(A comment: It was amazing to see that all the parents finally came round after the deed was done.  They often became the biggest blessers of the couples. Especially when their grandchildren arrived 🙂

PS. Any comments from these couples? 🙂

Post 192. Cooling Down

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Delhi’s infamous summer hit us from behind.  We had experienced it on our short visits over the years, but we had never lived in it.  The billies from the hills weren’t prepared for their first summer with temperatures above 45 degrees C.

Our Gypsy’s air-conditioning had given up the ghost during Tony’s accident (see Post 156) and the black garbage bag covering the right rear window didn’t  even try to keep the heat out.   Driving around Delhi was unpleasant to say the least.

It wasn’t in our budget to get air-conditioners in the flat but we were able to install a desert-cooler in the living room.  It was made up of a steel frame, a water trough and straw padding.  When we first turned it on our house smelled like a horse’s stable, but it did the job.  When the smell got too bad, we put a few drops of essential oil into the water and that was sucked up into the straw.

Summer power cuts were common.  With everyone using their air-conditioners, Delhi’s power source took strain.  When the power went off,  everything went off.  No lights, no fans and no desert-cooler.  Fortunately we had done a strategic swap with Raman and Kiron:  our electric blanket for their inverter.   This re-chargeable battery was able to run two ceiling fans and a tube light in the lounge for about three hours.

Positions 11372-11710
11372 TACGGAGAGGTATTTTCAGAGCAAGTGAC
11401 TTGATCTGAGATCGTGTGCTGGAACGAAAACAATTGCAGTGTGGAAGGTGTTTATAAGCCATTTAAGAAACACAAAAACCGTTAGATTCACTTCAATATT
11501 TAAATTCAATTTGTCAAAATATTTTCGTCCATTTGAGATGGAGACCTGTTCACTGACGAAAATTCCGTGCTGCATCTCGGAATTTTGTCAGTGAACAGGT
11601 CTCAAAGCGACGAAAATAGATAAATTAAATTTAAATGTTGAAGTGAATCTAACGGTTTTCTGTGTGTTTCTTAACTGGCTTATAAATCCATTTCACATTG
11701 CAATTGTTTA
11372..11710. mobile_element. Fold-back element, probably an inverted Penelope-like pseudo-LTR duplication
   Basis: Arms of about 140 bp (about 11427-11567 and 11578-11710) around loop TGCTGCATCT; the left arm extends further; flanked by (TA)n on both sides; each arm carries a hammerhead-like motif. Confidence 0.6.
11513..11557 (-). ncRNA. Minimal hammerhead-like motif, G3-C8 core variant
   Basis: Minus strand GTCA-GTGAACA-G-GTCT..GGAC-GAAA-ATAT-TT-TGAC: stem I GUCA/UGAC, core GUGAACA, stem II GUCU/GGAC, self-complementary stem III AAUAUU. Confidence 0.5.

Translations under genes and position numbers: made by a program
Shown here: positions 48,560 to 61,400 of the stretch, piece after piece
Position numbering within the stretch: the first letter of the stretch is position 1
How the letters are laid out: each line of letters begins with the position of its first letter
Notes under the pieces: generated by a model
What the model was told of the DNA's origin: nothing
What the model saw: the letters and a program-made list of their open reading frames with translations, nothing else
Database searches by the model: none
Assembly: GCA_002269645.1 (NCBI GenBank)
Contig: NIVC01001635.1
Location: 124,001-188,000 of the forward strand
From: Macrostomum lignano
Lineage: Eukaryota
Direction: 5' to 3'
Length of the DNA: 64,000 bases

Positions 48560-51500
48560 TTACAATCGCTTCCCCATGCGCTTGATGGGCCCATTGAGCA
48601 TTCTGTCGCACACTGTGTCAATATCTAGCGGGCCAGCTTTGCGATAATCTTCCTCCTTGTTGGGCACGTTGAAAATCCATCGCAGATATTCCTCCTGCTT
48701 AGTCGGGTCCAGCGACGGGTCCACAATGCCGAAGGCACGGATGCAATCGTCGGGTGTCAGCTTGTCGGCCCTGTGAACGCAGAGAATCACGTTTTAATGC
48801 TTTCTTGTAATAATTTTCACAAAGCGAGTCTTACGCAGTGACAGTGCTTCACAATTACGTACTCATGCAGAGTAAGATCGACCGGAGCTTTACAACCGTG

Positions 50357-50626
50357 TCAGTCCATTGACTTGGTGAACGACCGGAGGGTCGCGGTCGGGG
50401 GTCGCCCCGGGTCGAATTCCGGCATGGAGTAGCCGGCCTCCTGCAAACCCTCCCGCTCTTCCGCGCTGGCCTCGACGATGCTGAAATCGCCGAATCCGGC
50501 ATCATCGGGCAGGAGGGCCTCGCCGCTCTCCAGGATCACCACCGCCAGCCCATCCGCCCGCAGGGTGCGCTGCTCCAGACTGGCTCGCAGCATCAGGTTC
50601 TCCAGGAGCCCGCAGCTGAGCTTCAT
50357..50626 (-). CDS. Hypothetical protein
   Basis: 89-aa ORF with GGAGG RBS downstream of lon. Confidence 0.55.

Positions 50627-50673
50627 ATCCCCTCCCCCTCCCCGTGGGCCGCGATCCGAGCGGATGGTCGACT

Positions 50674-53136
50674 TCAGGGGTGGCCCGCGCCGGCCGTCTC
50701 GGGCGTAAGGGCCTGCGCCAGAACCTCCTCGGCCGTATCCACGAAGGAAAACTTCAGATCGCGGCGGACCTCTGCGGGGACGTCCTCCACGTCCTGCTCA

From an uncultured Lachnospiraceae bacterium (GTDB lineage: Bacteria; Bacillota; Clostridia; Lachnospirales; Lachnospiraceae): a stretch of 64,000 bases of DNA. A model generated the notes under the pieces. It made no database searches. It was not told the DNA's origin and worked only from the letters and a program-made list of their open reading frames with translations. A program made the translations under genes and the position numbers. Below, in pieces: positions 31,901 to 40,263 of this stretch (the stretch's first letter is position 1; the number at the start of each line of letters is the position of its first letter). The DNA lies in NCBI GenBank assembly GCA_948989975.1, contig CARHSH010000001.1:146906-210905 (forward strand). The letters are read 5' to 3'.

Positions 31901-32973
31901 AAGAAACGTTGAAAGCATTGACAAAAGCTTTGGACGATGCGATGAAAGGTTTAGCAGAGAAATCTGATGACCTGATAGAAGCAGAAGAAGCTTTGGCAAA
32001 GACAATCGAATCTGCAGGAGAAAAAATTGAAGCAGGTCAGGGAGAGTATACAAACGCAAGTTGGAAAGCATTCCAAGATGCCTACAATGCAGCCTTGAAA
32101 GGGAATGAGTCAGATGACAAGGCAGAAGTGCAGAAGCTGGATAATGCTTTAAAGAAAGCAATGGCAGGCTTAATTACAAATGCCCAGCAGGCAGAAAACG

During night power cuts,  we would wake up drenched with sweat not knowing how long the fans had been off.   One by one we would drag our mattresses into the lounge.  The kids would soak their sheets in water and we would lie spread eagled under the two droning fans.  There would be lots of giggling and silly nonsense before we finally drifted off to sleep again.

We casually mentioned our vehicle and air-conditioning situation to God. “God, we can do this, but don’t expect us to be too productive.”

When Dudley Daniel heard of our predicament, he very kindly helped us to purchase a/c s for the whole house.  We were so grateful.

Soon after that, someone unknown to us, sent us money to purchase a brand new Toyota Qualis.  Again, we were amazed and incredibly grateful.

For Jordan’s birthday we gave him a gift we could all use.  We put it on our back balcony and it was perfect for those hot, sweaty summer nights.

Necessity is the mother of invention.

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Post 191. United Nations

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We shopped for two days non-stop then moved in to our little flat.  Everything was nice and new and it didn’t take long for us to settle into our noisy neighbourhood.

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Ash and Zo with their friend and teacher Georgie Muggleton (Kalkaji)

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Louise Bulley- always there to help.

Ash, Zoe and Jordan were still homeschooling.   It was nice to have them at home to witness first hand how a community grew. From the day we moved in, people came and went.  We especially loved it when our friends from Mussoorie popped in.   Our new Delhi friends were all so generous and hospitable and we never lacked company.

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Our first visitors in our first flat in Delhi: James and Willi Barton with Sharon John and Lovily Vito

 

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Arad, Praveen, Lal and Lily

Joshua John and his sister, Sharon joined us and they started to bring their student friends. We had an influx of young girls from Lady Shri Ram College (LSR) across the road and they added a lively and happy dynamic to our older group of friends.  Arun and Madhavi Handa and the original home group (See Post 180) didn’t miss a community meeting and regularly brought new people who wanted to know more about Jesus.  We started to hear some incredible stories and also learnt more about Delhi’s middle to upper class issues. It was an education.